Advanced Toric Orthokeratology Lens Design in Case of High Myopia and Astigmatism (>-6.00D): Melanie Frogozo, OD, FAAO, FSLS
Since children are at greater risk for developing high myopia, it is important to prevent myopic progression as early as possible. Myopia control takes two forms: decrease of myopia progression or prevention of myopia onset. Soft dual focus contact lenses, topical antimuscarinics, and orthokeratology can potentially significantly decrease myopia progression. The following report discusses a case of high myopia and astigmatism treated successfully with an advanced toric orthokeratology (OK) design.
Patient Consultation and Education
In the past, the patient had a previous history of trying OK lenses to correct her myopia; however, none of them were successful since all the previous lenses caused harsh central punctate staining. The corneal insult was thought to be caused by insufficient sagittal depth of the lens which caused tilting of it, and consequential harm to the cornea. Despite several lenses trialed, the patient was still showing cornea insult. After careful consideration, a lens design that incorporates corneal eccentricity was chosen the patient. The patient understood that if this lens design was not successful she would most likely have to be refit into a soft toric multifocal or a daytime wear corneal GP lens with a front surface multifocal in order to decrease the progression of her myopia. Both the mother and the patient understood this, and were motivated to move forward with a refit in OK lens design.
Test Procedures, Fitting/Refitting, Design, and Ordering
The patient presented for a contact lens evaluation for her OK lenses. She stated that her vision was clear and comfortable through her glasses and did not have any problems. She was still healthy and not taking any medications. Her ocular history was remarkable for lattice degeneration that was treated with cryotherapy in both eyes.
During this visit, the patient presented wearing spectacles with a prescription of -8.50 -2.50 x 180 in both the right and left eyes. Through this prescription the patient was corrected to 20/25 in each eye. Axial length was not assessed in either eye since a measurement instrument was not available. Manifest refraction was –9.00 – 2.25 x 180 in both the right and the left eyes which gave the patient 20/20 vision in each eye. The patient’s horizontal visible iris diameter was 12.2 mm in both eyes.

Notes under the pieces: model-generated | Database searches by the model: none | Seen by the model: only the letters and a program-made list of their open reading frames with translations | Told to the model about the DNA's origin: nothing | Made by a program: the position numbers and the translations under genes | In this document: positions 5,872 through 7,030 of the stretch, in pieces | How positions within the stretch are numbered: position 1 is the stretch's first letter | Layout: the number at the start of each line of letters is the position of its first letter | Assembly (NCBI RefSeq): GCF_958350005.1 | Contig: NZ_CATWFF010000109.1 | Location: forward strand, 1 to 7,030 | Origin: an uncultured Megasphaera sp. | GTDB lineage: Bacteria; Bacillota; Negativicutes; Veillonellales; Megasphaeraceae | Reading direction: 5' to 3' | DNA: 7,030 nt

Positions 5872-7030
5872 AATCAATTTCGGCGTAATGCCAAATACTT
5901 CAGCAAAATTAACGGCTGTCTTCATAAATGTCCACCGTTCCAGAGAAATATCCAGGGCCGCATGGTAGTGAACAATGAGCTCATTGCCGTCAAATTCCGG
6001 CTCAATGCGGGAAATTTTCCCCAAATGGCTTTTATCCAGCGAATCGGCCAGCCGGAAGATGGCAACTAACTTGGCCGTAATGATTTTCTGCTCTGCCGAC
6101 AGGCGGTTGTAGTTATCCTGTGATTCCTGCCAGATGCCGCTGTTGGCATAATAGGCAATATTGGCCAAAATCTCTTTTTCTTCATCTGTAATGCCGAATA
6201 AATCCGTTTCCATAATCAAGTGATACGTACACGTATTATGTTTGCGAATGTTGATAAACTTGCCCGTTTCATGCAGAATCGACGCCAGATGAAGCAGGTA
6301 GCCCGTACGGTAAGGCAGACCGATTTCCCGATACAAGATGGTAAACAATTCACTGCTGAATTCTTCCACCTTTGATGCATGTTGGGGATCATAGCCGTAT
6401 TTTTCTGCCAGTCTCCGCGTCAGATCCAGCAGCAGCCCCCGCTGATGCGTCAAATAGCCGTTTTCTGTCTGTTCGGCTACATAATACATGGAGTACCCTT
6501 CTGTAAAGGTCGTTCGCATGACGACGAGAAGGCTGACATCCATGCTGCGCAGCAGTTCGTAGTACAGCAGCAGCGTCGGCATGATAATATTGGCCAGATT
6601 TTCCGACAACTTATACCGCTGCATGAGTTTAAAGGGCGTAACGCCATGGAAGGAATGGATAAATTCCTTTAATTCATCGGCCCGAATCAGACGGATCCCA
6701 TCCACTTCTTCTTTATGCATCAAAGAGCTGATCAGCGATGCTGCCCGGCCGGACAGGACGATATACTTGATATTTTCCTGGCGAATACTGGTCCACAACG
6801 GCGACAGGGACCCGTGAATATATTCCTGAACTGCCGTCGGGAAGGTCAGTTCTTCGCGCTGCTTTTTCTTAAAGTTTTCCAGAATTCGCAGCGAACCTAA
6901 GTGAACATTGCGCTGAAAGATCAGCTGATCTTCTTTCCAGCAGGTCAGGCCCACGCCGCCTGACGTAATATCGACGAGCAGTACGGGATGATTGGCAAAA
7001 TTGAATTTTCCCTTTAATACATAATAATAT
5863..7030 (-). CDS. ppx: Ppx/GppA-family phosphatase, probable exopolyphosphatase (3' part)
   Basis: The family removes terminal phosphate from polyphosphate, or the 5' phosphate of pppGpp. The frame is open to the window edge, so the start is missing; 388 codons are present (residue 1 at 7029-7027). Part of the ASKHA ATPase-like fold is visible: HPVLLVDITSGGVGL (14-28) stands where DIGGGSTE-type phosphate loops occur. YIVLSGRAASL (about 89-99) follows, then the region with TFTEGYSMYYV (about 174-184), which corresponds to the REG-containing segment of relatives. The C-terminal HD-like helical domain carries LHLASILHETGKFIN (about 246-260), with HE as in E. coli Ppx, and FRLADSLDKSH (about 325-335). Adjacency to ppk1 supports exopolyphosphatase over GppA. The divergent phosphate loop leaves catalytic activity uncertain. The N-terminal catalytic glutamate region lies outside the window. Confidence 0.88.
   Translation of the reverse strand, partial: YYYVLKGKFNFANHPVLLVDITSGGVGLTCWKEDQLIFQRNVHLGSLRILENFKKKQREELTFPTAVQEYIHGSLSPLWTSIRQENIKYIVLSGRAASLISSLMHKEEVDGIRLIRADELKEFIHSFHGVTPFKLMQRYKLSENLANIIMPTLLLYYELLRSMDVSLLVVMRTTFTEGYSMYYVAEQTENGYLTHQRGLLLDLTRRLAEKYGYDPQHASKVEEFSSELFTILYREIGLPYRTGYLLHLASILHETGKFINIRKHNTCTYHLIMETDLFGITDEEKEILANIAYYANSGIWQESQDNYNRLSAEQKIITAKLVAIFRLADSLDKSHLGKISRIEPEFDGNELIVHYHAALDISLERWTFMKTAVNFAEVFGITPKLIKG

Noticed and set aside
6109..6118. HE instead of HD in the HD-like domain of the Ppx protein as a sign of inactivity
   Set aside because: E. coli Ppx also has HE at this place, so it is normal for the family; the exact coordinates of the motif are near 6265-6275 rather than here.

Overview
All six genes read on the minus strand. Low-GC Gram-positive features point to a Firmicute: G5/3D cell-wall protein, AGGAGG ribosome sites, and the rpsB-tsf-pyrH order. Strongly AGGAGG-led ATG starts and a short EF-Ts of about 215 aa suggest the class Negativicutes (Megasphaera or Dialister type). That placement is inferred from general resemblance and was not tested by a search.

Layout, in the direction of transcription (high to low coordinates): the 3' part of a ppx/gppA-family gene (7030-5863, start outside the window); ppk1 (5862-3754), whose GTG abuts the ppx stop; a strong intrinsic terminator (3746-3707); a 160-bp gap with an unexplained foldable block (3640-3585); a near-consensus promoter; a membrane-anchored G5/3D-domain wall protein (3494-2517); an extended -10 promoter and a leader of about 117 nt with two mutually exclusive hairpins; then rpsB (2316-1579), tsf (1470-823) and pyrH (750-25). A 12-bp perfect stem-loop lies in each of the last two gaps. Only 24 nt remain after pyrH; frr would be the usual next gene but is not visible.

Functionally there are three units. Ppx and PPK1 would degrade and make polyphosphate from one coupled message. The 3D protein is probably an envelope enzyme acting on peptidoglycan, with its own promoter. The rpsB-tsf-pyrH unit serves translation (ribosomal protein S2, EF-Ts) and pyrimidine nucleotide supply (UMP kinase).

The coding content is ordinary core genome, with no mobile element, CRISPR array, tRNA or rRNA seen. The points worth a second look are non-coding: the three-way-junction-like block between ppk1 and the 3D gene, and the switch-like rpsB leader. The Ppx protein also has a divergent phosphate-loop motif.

This patient had a history of previous night-time orthokeratology wear; however, she has complications of central corneal punctate epithelial erosion when fitted with lenses that had a spherical base and peripheral curves, spherical base and toric peripheral curves, and toric base curve and toric peripheral curve OK lenses. All lenses initially fitted did not incorporate corneal eccentricity values of the patient. It was determined that the previous lenses she was fitted with did not provide sufficient sagittal depth. Thus, she was to be re-fitted into a OK lens with both toric base curve and peripheral curves which also incorporated eccentricity in order to optimize the alignment curve and the sagittal depth of the lens design. The DRL (Double Reservoir Lens) OK lens incorporates a secondary reverse curve that divides the alignment curve. The reasoning behind the second tear film reservoir is the combination of two tear reservoirs results in increased hydrodynamic forces. This is important as OK treatment is thought to be generated by hydrodynamic forces under the lens with areas of tear pooling that induce suction forces and thin tear zones generate push forces.
Placido disc corneal topography during this visit showed regular with-the-rule (WTR) astigmatism in both eyes. Her K values during this visit were 42.74 @ 180 / 45.33 @090 in the right eye and 42.86 @176 / 45.58 @ 086 in the left eye. Her eccentricity values were 0.68 @ 176 / 0.33 @ 090 in the right eye and 0.68 @ 176 / 0.34 @ 086 in the left eye. The patient’s horizontal visible iris diameter (HVID) was still the same from the previous visit and measured to be 12.2 mm. The lens designed by the software created a toric central base curve and toric peripheral curves. The parameters of the lens ordered this visit were: 10.09 mm / 11.17 mm Base Curve (BC), +1.62 D power, and 11.20 mm overall diameter (OAD) in the right eye and 10.02 mm / 10.11 mm BC, +1.50 D power, and 11.20 mm OAD.